Daniela Mascetti is Senior Director, Senior International Jewellery Specialist and Worldwide Head of Scholarship for Sotheby’s in Geneva, Switzerland. A 36 year veteran in the auction business, she discusses her career and experiences at the oldest auction house in the world. More on Daniela Mascetti.
ENSEMBLE: How did you get to work for Sotheby’s?
Totally by chance! As a graduate in Archaeology from the University of Milan I was working part time at the Milan Archaeological Museum. I loved archaeology but found the bureaucracy that went with the job too overpowering. I therefore decided to take a sabbatical, went to London and searched for an art course that could widen my horizon. I joined Sotheby’s Training Scheme in London and at the end of 10 months of mind-opening, exciting experiences in various departments, I was offered a totally unexpected job in the Jewellery Department….together with the request of gaining a diploma in gemmology. That was September 1980!
ENSEMBLE: Do you miss the world of Archaeology?
No, I have no regrets but I still love archaeology and I am fascinated by antiquities from all corners of the world. Besides, during my “archaeological years” , I developed the analytical skills required for the dating, researching and valuing of historical jewels. That in turn resulted in the publication of several books on the history of jewellery design: Understanding Jewellery and Celebrating Jewellery co-authored with my colleague David Bennett, Worldwide Chairman, International Jewellery Division, and Earrings, from Antiquity to the Present, Necklaces From Antiquity to the Present and Bulgari, co-authored with Amanda Triossi.
ENSEMBLE: Tell me of your typical work day at Sotheby’s.
There isn’t a typical day at Sotheby’s, and this is what makes the job exciting. There is certainly a lot of travelling throughout the world to meet clients, source jewels for the forthcoming sales, supervise the collation of catalogs, promote the next sale on the calendar, whether it is in London, Geneva, Hong Kong or New York. So, one day I may be meeting clients and providing jewellery valuations, the next lecturing on the subject of jewellery. One day I may be on the rostrum in Geneva taking a sale and the next I may be in London researching a fabulously rare jewel or an historic collection.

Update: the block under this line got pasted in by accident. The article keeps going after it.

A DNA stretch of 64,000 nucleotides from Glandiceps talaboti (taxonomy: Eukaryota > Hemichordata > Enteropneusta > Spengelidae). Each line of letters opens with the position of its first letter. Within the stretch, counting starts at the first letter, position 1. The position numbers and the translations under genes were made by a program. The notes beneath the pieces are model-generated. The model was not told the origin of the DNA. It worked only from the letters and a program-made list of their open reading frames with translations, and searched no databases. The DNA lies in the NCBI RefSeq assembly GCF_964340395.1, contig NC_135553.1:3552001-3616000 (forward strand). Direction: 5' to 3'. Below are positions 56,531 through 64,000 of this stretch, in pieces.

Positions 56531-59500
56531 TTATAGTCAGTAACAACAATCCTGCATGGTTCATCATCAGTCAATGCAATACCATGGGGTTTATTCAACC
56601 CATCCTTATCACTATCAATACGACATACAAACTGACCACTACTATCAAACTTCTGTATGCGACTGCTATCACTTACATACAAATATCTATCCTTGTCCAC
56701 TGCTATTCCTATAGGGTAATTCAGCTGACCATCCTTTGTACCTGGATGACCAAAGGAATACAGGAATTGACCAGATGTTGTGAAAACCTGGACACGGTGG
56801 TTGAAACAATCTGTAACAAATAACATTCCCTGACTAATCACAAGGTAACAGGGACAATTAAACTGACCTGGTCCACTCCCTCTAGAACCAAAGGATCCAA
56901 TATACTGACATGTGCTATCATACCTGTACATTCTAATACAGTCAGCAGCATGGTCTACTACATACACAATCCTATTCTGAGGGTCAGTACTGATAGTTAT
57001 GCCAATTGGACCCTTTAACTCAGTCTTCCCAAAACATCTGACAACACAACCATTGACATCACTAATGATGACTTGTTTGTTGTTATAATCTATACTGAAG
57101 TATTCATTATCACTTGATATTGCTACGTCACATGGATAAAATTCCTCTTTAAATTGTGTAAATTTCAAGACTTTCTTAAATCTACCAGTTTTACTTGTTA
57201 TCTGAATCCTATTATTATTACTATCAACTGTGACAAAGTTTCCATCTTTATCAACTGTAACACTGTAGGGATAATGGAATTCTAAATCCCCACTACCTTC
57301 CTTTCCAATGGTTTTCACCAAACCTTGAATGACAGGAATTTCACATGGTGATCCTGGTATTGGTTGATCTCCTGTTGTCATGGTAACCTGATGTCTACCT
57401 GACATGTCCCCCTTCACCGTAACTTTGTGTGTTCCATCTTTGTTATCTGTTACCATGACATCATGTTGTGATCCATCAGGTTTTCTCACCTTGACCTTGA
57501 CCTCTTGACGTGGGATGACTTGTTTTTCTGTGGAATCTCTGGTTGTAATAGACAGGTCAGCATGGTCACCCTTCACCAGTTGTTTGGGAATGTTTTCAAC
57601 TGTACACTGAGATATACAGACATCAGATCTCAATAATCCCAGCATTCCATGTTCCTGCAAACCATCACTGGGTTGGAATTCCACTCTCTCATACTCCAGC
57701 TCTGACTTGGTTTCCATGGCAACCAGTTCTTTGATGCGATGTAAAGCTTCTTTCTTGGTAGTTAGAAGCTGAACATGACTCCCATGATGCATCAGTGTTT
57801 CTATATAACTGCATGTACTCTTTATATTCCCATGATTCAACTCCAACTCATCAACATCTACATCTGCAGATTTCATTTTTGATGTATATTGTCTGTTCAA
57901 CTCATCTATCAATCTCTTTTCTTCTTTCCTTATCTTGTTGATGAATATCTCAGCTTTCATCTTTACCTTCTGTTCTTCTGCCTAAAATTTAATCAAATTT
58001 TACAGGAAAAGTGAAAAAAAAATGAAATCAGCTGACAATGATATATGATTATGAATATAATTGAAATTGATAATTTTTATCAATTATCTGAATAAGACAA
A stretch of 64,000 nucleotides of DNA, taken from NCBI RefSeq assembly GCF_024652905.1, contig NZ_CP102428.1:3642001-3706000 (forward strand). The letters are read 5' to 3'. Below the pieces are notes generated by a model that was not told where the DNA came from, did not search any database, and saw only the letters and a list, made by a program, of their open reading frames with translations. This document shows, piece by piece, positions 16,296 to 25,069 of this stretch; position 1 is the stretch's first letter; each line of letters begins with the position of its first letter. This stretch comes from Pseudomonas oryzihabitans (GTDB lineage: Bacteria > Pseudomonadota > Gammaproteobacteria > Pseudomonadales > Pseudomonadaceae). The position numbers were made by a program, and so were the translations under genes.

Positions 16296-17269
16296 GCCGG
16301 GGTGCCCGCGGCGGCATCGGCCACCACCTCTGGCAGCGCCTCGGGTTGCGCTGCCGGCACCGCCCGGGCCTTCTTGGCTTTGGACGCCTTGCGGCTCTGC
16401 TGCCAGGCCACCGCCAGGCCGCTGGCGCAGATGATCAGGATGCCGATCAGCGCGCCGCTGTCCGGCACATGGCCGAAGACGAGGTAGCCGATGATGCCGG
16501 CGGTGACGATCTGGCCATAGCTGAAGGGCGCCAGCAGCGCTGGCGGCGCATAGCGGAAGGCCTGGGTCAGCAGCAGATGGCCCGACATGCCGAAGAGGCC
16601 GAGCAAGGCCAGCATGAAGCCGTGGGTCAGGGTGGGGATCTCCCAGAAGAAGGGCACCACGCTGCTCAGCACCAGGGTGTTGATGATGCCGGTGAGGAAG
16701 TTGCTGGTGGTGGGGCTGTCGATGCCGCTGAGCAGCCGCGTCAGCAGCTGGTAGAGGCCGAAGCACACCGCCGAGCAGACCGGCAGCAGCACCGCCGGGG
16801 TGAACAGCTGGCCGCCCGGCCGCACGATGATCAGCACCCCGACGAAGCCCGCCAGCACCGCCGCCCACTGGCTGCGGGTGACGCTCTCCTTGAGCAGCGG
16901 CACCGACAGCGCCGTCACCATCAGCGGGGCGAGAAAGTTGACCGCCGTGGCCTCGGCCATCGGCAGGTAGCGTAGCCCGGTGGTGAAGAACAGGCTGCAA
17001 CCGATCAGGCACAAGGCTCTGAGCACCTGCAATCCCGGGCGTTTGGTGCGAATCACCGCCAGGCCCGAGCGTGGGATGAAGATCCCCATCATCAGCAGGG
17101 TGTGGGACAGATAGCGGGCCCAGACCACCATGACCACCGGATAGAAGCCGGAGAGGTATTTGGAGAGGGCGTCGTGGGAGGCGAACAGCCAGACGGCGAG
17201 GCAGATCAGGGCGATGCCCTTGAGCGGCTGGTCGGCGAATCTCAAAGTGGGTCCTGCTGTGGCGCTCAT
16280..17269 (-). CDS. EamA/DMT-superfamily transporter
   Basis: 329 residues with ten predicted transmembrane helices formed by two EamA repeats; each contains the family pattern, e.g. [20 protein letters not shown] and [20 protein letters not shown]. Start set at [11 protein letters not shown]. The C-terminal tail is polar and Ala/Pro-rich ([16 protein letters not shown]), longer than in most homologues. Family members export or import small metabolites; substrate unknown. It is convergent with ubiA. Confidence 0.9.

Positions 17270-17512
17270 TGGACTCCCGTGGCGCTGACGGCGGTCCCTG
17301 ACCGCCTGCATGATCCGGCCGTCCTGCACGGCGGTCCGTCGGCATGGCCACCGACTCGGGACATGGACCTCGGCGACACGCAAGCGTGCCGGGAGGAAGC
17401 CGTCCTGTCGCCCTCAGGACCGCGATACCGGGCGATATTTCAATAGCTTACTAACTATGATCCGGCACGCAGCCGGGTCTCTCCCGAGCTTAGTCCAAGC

ENSEMBLE: All this sounds very exciting: fabulously rare jewels, historic collections….which are the most exciting collections you have been working on?
In over thirty years of association with Sotheby’s I have had the privilege of working on some truly amazing jewellery collections. Some built throughout the centuries by members of the same or different families and therefore are extremely diverse in style and design some others put together by a single individual and as a consequence more consistent with the style of life and tastes of that particular person. I name just a few: The collections of the Duchess of Windsor, Helen Beaumont, Ava Garner and Gina Lollobrigida, the Princes Thurn und Taxis.
ENSEMBLE: The most exciting of them all?
Undoubtedly the collection of the Duchess of Windsor. Put together by two individuals passionate about jewels and gifted with the most exquisite taste and a good eye for gemstones, this was arguably the most important jewellery collection of the 20th century. For me it was a moment of great excitement to be asked to go to Geneva in December 1986 and join the team working on the preparation of the catalogue in great secrecy! The Duke (formerly King Edward VIII) and the Duchess of Windsor worked closely with the great jewellers of the time – Cartier, Van Cleef & Arpels and with Harry Winston to create extraordinary and unique jewels of superb design that often were, stylistically, well ahead of their days. The sale of the collection was an extraordinary success: the total of $50m was six times the expected figure, every single item sold and many items went for up to 10 times their expected price. Twenty-three years later, in 2010 at Sotheby’s London, 20 objects originally purchased by a collector in the 1987 sale, were re-offered at auction. Again I was privileged to take care of the cataloging and the academic and historic research. The highlight of the auction, the superb onyx and diamond panther bracelet created by Cartier for the Duchess in 1952, sold for £4,521,250 three times the pre-sale estimate and set a new record for the highest auction price for a work by Cartier. Another outstanding jewel of this collection, the ruby, emerald, sapphire and diamond flamingo brooch created by Cartier for the Duchess in 1940, perhaps the most iconic jewel of the 20th century, was bought back by Cartier for their collection.